DUST (Megan Bridge/FringeArts): All we are

Republished by kind permission from thINKingDANCE.

Photo by Johanna Austin, AustinArt.org.
Photo by Johanna Austin, AustinArt.org.

Evidence of life. Enemy of the domestic goddess. Culprit of hay fever. The stuff we’re all destined for. The act of wiping away that stuff, or conversely, sprinkling a powdery substance atop a surface. The word has connotations both mundane and eternal.

The title of Robert Ashley’s 1998 experimental opera, Dust first conjured its “bunnies” for me. The ramblings of “street people” on any corner of the world, Ashley’s subject matter sounds similar: something, often on the fringes of the landscape, to be ignored if not disposed of. But like those pesky particles, Ashley’s Dust collects. In his aural collage of the conversations of five individuals, piecemeal and not always coherent, profound moments emerge. They tumble along just as quickly, seemingly out of sight, only to reappear, linger in the atmosphere.

Choreographed by Megan Bridge and presented at FringeArts via fidget, the creative platform she shares with her husband composer/musician/digital artist Peter Price, DUST is an experimental dance work in which “formalism meets humanity,” to quote Lois Welk. Bridge’s solo to Ashley’s voice opens the work, and then Christina Gesualdi, Beau Hancock, Gregory Holt, and Michele Tantoco join the stage, each executing a 10-minute solo to one of the remaining four monologues.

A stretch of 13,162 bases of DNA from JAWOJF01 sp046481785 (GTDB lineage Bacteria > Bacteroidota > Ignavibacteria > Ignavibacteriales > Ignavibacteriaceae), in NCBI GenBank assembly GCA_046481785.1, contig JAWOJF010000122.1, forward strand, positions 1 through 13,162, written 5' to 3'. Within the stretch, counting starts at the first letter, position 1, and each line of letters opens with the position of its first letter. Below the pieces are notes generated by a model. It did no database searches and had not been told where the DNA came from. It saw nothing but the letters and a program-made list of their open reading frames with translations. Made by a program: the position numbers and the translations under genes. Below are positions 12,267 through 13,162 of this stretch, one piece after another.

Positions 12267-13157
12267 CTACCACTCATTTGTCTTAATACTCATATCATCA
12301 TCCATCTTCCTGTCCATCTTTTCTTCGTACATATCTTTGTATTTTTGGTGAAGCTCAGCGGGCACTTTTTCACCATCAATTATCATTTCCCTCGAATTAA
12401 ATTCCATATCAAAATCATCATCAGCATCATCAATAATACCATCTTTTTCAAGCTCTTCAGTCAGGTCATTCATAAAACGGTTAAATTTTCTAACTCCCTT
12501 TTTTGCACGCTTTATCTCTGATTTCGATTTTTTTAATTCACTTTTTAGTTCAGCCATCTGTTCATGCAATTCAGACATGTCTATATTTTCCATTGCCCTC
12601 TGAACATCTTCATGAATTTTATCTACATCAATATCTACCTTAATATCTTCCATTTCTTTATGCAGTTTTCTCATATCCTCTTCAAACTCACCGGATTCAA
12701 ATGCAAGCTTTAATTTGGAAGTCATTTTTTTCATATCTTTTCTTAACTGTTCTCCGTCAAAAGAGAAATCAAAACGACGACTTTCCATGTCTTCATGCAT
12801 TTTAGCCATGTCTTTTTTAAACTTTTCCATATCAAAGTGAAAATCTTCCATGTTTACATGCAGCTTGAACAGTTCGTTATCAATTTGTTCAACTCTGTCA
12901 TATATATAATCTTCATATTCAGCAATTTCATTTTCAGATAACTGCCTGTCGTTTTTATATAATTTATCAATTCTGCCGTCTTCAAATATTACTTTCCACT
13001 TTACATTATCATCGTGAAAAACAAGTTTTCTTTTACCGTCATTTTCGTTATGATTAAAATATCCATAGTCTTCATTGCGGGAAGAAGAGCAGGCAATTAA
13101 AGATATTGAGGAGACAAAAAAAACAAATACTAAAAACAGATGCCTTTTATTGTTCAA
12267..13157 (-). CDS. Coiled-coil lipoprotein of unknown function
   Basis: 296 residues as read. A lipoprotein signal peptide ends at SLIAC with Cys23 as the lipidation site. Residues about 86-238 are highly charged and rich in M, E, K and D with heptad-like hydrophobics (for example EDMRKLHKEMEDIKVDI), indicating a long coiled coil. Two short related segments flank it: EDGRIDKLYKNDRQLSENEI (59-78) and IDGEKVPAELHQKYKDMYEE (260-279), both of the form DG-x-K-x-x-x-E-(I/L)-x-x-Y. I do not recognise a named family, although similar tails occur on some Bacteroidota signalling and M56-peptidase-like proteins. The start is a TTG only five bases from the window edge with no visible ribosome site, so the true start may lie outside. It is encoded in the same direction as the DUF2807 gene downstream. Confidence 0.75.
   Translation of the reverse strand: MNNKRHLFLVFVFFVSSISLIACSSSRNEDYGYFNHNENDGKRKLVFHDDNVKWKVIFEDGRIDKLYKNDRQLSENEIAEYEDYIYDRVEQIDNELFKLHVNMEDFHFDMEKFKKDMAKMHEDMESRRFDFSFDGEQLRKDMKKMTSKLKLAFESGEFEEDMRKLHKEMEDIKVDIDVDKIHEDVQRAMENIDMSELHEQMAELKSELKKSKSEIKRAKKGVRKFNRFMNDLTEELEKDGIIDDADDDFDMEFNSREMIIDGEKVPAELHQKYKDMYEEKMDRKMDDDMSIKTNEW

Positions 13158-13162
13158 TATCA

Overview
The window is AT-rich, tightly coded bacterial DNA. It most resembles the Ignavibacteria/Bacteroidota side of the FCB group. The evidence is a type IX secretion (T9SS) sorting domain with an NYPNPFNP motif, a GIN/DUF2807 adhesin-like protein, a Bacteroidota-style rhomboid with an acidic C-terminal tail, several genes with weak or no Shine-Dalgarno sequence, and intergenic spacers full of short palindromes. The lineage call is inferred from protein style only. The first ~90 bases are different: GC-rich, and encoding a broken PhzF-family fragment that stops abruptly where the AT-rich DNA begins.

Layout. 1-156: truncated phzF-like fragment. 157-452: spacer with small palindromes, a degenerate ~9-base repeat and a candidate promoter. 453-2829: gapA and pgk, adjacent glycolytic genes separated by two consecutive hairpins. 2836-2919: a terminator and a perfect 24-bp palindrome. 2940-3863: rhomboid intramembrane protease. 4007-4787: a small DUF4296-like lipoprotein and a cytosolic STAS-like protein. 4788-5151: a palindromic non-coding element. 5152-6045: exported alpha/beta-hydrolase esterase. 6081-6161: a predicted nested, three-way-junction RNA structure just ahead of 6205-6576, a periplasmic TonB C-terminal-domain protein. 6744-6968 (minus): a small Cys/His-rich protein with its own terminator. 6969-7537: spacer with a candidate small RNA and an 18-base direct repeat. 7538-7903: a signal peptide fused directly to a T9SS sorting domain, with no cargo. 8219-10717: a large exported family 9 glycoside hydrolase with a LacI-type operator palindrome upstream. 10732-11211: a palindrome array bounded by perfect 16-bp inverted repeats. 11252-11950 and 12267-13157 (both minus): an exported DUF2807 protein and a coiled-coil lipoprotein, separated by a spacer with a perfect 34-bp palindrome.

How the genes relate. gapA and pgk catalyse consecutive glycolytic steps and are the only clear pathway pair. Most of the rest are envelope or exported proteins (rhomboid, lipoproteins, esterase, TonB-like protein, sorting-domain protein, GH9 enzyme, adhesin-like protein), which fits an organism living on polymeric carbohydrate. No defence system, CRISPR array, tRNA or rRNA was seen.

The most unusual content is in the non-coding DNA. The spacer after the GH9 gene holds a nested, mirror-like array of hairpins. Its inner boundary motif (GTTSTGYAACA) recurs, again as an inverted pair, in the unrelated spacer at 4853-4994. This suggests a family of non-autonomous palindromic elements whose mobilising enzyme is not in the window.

During much of this time, the other dancers remain in the space, “supporting” the soloist like backup singers. The soundscape gathers momentum. The stage itself seems to open wider as the lights build. The dancers continue as an ensemble, retreat into pairs and groups, meet and peel away again. Their movements are not interpretive. The dance and the words co-exist, but what initially feels parallel evolves into something more pleasing, if mercurial and ultimately ephemeral. As in the best stories about time, they move in non-linear fashion—build, swell, loop back, bump into and comment on themselves. And in certain moments of synchronicity, they intersect. Read the full review >> [FringeArts, 140 N. Columbus Boulevard] April 16-18, 2015; fringearts.com.

Leave a Reply

Your email address will not be published. Required fields are marked *

This site uses Akismet to reduce spam. Learn how your comment data is processed.